Conversely, major infrastructure projects almost always become administrative and planning nightmares, often taking decades to make it from the drawing board through to completion. However, these megaprojects provide thousands of jobs in the construction industry and often lead to hundreds of long term maintenance roles. We examine some of the biggest projects on the horizon in the UK.
Restoration of the Houses of Parliament
The Palace of Westminster as we know it today was rebuilt in the mid-1850s due to fire, and it took a bit of beating in the Blitz. Over recent decades it’s become clear that the buildings are in need of significant restoration and renewal – but managing the restoration of one of the most important locations in the country will be no mean feat. An independent report predicted that the restoration would cost £5.7 billion and take 32 years to complete if the Houses remained occupied, and £3.5 billion and 6 years if the MPs and Lords temporarily relocated. There would also be the option to add new conference and media facilities, plus making overall improvements in accessibility. Clearly this task is gargantuan, and only a brave (or foolish) government would give the go ahead to such a costly scheme during a period of austerity.
High Speed 2 (HS2)
It’s been estimated to cost between £43-80 billion and is arguably the most controversial transport infrastructure project in recent decades. HS2 has been in the works since 2009, and after years of planning, protests and political football, construction may finally begin in 2017. The high speed railway line will cut the time taken to reach London from Birmingham by half an hour. Phase 2 of the project will extend the line from Birmingham to Manchester. Over 400 houses will be destroyed for the new line, including nine Grade II listed buildings, and 33 ancient woodlands will be destroyed, damaged or bisected. It’s a controversial project that we’ll only be hearing more about in the press over the coming years – the first phase isn’t due to be completed until the mid-2020s – and that’s assuming there are no more delays.
New runway at Heathrow or Gatwick
Heathrow operates at 98% capacity – and as London continues to thrive as a business and tourism destination, as well as a capital city, it won’t be long until new capacity is required. Adding a runway to an existing London airport is certainly preferable (and easier) than building an entirely new site, and Heathrow is the prime candidate for expansion. A third runway at Heathrow was first announced in 2009, with its opening due in 2015 – but the coalition government canned the plan upon their election. It is estimated that every year the runway is delayed costs the UK approximately £1 billion in lost business, so it’s little surprise that the idea hasn’t been put to bed. The Airports Commission published its report on the options for expansion at Heathrow and Gatwick in 2015, and concluded that a third runway and sixth terminal at Heathrow was the preferable option, predicting a total cost of £18.6 billion. The government is delaying a decision on the project until summer 2016.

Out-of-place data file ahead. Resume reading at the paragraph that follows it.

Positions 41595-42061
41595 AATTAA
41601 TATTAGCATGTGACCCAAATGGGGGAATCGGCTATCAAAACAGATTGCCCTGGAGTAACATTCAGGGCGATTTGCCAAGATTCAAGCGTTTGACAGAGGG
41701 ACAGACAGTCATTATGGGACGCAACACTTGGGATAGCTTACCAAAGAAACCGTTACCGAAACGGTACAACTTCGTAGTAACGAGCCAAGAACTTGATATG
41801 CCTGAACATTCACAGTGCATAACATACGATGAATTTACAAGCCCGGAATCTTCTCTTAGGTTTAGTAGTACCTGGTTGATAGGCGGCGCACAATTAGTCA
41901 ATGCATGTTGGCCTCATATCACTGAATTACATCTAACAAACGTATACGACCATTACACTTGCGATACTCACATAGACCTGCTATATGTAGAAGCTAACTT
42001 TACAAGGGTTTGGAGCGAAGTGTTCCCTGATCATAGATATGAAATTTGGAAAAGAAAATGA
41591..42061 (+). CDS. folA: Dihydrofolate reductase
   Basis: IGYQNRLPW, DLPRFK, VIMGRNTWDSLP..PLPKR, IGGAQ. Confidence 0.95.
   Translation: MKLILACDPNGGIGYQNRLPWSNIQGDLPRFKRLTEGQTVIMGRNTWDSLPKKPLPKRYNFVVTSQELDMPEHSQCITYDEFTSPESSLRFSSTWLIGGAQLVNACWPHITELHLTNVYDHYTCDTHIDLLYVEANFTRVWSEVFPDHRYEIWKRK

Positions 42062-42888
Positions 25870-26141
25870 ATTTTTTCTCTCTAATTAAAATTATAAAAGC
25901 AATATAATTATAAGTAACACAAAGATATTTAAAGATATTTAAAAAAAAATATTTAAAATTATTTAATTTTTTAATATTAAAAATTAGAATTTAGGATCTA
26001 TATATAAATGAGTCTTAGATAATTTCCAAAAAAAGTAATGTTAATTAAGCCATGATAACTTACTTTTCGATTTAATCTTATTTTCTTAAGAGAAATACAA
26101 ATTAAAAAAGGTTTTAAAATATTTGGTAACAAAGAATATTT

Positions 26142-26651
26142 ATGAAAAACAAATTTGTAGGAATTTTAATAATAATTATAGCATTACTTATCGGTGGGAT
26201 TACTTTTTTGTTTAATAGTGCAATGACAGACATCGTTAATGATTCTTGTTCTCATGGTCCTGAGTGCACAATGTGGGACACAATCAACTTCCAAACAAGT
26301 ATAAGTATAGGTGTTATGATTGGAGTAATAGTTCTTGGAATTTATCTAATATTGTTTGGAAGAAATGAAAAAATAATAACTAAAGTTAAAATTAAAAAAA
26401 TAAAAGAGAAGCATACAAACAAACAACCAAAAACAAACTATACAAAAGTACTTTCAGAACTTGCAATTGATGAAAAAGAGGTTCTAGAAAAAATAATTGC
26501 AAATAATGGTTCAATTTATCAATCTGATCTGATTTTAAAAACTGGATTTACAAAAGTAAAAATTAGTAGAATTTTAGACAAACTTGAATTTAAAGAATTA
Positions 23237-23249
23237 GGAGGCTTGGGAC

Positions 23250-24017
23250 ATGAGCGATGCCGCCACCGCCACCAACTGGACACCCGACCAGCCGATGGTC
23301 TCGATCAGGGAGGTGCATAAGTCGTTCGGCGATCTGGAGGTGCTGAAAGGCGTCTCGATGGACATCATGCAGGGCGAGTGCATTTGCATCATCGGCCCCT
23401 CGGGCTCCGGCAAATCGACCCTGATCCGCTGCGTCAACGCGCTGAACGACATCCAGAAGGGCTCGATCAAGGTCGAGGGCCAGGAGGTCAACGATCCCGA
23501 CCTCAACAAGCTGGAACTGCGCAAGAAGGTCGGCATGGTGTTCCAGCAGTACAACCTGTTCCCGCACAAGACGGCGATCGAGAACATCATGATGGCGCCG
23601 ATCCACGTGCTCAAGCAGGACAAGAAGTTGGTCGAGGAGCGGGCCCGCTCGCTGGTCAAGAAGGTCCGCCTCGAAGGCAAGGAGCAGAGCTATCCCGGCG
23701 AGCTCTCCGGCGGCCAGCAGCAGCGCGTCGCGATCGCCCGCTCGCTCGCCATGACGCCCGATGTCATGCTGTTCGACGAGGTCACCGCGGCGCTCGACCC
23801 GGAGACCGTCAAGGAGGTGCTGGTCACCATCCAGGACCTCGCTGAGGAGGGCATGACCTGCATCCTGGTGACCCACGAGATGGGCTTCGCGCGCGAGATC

Thames Tideway Scheme
The Thames Tideway Scheme is a little less glamorous than the other major projects we’ve explored in this article, but no less important. London’s 150 year old sewer system is no longer fit for purpose – the population of London has quadrupled since Sir Joseph Bazalgette’s innovative system was first constructed. At present, when there are high volumes of sewage the overflow goes into the Thames. When the 25 km tunnel is constructed, the overflow will be redirected to Beckton sewage treatment works instead of polluting the river. The project is the largest ever infrastructure project to be carried out by the UK’s water industry and is predicted to cost between £4-4.6 billion. Construction began in December 2015.
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